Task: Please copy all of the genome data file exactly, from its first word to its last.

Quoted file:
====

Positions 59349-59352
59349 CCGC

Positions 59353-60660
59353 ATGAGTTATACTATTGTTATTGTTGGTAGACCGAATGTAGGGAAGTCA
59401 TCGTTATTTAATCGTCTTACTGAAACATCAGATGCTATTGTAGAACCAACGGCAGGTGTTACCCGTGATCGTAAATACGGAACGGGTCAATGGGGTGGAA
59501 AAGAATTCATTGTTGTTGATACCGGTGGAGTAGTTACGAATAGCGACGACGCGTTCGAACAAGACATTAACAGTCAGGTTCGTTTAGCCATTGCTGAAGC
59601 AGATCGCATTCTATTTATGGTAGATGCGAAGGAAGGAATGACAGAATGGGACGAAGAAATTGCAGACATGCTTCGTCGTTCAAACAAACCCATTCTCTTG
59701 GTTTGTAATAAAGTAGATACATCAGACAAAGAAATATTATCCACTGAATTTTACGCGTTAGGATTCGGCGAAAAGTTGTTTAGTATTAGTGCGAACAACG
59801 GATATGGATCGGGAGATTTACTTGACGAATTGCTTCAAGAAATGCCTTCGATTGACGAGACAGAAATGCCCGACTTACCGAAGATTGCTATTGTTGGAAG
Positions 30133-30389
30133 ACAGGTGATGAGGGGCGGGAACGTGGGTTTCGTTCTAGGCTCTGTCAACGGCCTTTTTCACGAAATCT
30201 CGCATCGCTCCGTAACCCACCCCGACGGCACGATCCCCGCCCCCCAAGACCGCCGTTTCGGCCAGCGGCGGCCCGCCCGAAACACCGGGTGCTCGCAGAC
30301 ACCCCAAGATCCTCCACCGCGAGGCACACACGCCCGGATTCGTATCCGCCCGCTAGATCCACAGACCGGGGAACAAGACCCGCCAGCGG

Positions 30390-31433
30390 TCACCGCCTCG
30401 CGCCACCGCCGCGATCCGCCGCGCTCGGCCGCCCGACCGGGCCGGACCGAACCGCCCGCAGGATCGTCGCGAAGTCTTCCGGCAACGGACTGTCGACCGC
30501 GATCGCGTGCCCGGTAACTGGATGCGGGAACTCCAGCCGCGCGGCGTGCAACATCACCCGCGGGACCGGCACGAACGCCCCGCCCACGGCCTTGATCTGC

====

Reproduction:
Positions 59349-59352
59349 CCGC

Positions 59353-60660
59353 ATGAGTTATACTATTGTTATTGTTGGTAGACCGAATGTAGGGAAGTCA
59401 TCGTTATTTAATCGTCTTACTGAAACATCAGATGCTATTGTAGAACCAACGGCAGGTGTTACCCGTGATCGTAAATACGGAACGGGTCAATGGGGTGGAA
59501 AAGAATTCATTGTTGTTGATACCGGTGGAGTAGTTACGAATAGCGACGACGCGTTCGAACAAGACATTAACAGTCAGGTTCGTTTAGCCATTGCTGAAGC
59601 AGATCGCATTCTATTTATGGTAGATGCGAAGGAAGGAATGACAGAATGGGACGAAGAAATTGCAGACATGCTTCGTCGTTCAAACAAACCCATTCTCTTG
59701 GTTTGTAATAAAGTAGATACATCAGACAAAGAAATATTATCCACTGAATTTTACGCGTTAGGATTCGGCGAAAAGTTGTTTAGTATTAGTGCGAACAACG
59801 GATATGGATCGGGAGATTTACTTGACGAATTGCTTCAAGAAATGCCTTCGATTGACGAGACAGAAATGCCCGACTTACCGAAGATTGCTATTGTTGGAAG
Positions 30133-30389
30133 ACAGGTGATGAGGGGCGGGAACGTGGGTTTCGTTCTAGGCTCTGTCAACGGCCTTTTTCACGAAATCT
30201 CGCATCGCTCCGTAACCCACCCCGACGGCACGATCCCCGCCCCCCAAGACCGCCGTTTCGGCCAGCGGCGGCCCGCCCGAAACACCGGGTGCTCGCAGAC
30301 ACCCCAAGATCCTCCACCGCGAGGCACACACGCCCGGATTCGTATCCGCCCGCTAGATCCACAGACCGGGGAACAAGACCCGCCAGCGG

Positions 30390-31433
30390 TCACCGCCTCG
30401 CGCCACCGCCGCGATCCGCCGCGCTCGGCCGCCCGACCGGGCCGGACCGAACCGCCCGCAGGATCGTCGCGAAGTCTTCCGGCAACGGACTGTCGACCGC
30501 GATCGCGTGCCCGGTAACTGGATGCGGGAACTCCAGCCGCGCGGCGTGCAACATCACCCGCGGGACCGGCACGAACGCCCCGCCCACGGCCTTGATCTGC